U.S. Supreme Court rejects challenge to ban on gun ‘bump stocks’

WASHINGTON, Oct 3 (Reuters) – The U.S. Supreme Court, which expanded gun rights in a landmark ruling in June, declined on Monday to hear a challenge to a federal ban on devices called “stockpiles.” reserves” that allow semi-automatic weapons to fire. like a machine gun – a gun control measure prompted by a mass shooting in Las Vegas in 2017.

Judges rejected appeals by a Utah gun lobbyist named Clark Aposhian and gun rights groups of lower court rulings upholding the ban as a reasonable interpretation of a federal law prohibiting possession of machine guns.

At stake was an action by former President Donald Trump’s administration to reclassify bump stocks as prohibited machine guns under U.S. law in a policy that took effect in 2019.

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Shock stocks use a firearm’s recoil to strike its trigger, allowing a semi-automatic weapon to fire hundreds of rounds per minute to let it fire like a machine gun. Trump pledged to ban them shortly after a gunman used semi-automatic weapons fitted with shockproof devices in a shooting that killed 58 people at a country music festival in Las Vegas.

Following the massacre, the Bureau of Alcohol, Tobacco, Firearms and Explosives (ATF), an agency of the US Department of Justice, reversed a previous finding and classified bump stocks as prohibited in under a 1934 US law called the National Firearms Act enacted in response to the gangster. violence of that time. Trump also ordered the Justice Department to issue a rule prohibiting bump stocks.

In a 6-3 decision handed down in June by its conservative justices, the court ruled for the first time that the US Constitution protects an individual’s right to carry a handgun in public for self-defense. The ruling gave gun rights advocates a victory in a deeply divided country over how to address gun violence.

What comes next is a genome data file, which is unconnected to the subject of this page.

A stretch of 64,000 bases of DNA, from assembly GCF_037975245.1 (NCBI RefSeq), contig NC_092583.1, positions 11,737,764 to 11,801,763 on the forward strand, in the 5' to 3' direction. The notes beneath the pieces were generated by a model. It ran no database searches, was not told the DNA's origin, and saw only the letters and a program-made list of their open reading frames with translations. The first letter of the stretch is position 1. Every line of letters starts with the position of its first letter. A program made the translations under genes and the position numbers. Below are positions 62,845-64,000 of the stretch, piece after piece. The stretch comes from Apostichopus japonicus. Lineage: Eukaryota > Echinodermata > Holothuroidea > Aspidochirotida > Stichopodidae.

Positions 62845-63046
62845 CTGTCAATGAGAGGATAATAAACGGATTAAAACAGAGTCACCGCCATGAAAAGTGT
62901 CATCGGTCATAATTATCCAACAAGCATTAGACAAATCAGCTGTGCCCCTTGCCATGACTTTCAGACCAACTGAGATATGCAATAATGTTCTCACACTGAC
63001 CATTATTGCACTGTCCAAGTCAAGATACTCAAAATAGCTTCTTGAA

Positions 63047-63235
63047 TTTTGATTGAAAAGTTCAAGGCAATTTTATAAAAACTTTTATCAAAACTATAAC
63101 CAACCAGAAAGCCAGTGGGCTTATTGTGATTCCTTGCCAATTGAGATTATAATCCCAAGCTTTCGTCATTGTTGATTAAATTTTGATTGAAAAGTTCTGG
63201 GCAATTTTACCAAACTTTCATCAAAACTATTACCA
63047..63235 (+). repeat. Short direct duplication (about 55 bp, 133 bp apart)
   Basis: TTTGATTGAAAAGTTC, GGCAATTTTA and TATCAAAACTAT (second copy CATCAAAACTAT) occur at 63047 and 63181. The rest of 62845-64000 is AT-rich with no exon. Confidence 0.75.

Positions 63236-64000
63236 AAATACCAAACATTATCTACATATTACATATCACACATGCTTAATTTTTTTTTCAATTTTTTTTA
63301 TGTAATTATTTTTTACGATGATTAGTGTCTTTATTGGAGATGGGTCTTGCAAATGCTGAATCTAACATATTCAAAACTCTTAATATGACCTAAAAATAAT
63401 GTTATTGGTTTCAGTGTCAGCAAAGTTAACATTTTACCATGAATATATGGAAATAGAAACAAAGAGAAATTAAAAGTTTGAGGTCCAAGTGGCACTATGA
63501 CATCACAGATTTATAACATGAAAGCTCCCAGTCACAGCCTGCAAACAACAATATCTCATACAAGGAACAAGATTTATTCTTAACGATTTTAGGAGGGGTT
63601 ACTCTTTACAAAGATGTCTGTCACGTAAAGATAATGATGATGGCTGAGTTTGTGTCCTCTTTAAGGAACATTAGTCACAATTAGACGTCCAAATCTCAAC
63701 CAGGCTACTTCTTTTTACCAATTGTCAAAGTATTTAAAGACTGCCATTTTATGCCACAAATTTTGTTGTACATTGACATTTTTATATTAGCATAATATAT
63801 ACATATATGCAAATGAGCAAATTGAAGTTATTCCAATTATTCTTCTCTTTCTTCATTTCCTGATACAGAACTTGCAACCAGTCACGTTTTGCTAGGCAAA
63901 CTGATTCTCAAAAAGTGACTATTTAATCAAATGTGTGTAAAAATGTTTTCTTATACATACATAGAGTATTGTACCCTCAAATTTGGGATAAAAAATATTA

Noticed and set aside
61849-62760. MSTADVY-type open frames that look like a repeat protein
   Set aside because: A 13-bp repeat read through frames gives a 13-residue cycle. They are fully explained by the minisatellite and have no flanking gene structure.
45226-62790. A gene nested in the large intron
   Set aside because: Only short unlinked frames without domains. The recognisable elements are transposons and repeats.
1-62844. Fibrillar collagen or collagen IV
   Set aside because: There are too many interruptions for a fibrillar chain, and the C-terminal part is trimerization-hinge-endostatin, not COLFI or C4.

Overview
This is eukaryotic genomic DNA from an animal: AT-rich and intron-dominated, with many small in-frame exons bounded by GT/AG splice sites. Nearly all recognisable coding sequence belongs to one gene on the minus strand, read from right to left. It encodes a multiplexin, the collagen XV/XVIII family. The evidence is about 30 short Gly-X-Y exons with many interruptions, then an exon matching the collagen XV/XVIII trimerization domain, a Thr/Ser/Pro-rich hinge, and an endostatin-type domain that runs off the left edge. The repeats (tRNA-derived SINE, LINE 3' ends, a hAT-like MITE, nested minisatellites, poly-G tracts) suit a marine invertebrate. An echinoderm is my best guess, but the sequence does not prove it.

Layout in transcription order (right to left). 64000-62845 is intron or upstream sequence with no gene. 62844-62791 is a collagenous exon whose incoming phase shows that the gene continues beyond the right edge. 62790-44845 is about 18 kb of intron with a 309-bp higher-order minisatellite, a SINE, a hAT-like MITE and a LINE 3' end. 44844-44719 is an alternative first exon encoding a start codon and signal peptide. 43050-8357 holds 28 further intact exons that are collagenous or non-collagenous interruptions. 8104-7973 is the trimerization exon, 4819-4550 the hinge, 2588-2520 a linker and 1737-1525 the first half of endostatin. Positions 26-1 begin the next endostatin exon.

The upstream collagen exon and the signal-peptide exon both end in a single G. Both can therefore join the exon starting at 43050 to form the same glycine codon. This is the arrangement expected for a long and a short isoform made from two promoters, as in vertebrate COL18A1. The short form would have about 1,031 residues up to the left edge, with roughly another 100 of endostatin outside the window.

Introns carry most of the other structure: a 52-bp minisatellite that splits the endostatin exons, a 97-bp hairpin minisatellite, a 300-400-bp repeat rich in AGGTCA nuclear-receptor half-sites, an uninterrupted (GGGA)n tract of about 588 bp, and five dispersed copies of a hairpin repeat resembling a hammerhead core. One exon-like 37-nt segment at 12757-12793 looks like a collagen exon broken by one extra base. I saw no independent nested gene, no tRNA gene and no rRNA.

The court’s three liberal justices disagreed with the ruling, which overturned New York state limits on carrying concealed handguns outside the home.

The ban on humpback stocks, put in place without congressional action, required owners to hand over or destroy attachments, with those caught in possession of humpback stocks facing up to 10 years in prison.

Gun control measures are rarely adopted at the federal level. President Joe Biden signed into law the first major federal gun reform in three decades in June, two days after the Supreme Court’s decision in the New York case. This law was designed to help prevent people deemed dangerous from accessing firearms and to increase investment in America’s mental health system.

Aposhian is the chairman of the Utah Shooting Sports Council, according to his website. The group is lobbying the Utah state legislature “to defeat gun control and pass pro-gun legislation.”

Aposhian filed a lawsuit to end the ban in 2019, challenging the authority of the ATF in reclassifying stockpiled moguls as banned machine guns. After a federal judge refused to grant him an injunction early in the case, Aposhian returned his stock of bump, pending the outcome of the litigation.

The Denver-based 10th U.S. Circuit Court of Appeals in 2020 upheld the ban, declining to second guess the ATF’s reinterpretation of the term “machine gun” under federal law.

Separately, gun owner advocacy groups, including Gun Owners of America and three of its individual members, filed a lawsuit in Michigan federal court to block the ban from taking effect. protective stocks. The Cincinnati-based 6th United States Circuit Court of Appeals in 2021 upheld the ban.

Appeals to the Supreme Court argue that the lower courts relied impermissibly on the actions of the ATF.

In 2019, the Supreme Court refused to prevent the ban from taking effect.

The National Rifle Association, a gun rights group closely aligned with Republicans, filed a friend of the court brief with the Supreme Court in support of Aposhian. Trump’s Republican colleagues favor a broad interpretation of the right to own and bear arms promised in the Second Amendment to the US Constitution.

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Reporting by Andrew Chung; Editing by Will Dunham

Our standards: The Thomson Reuters Trust Principles.

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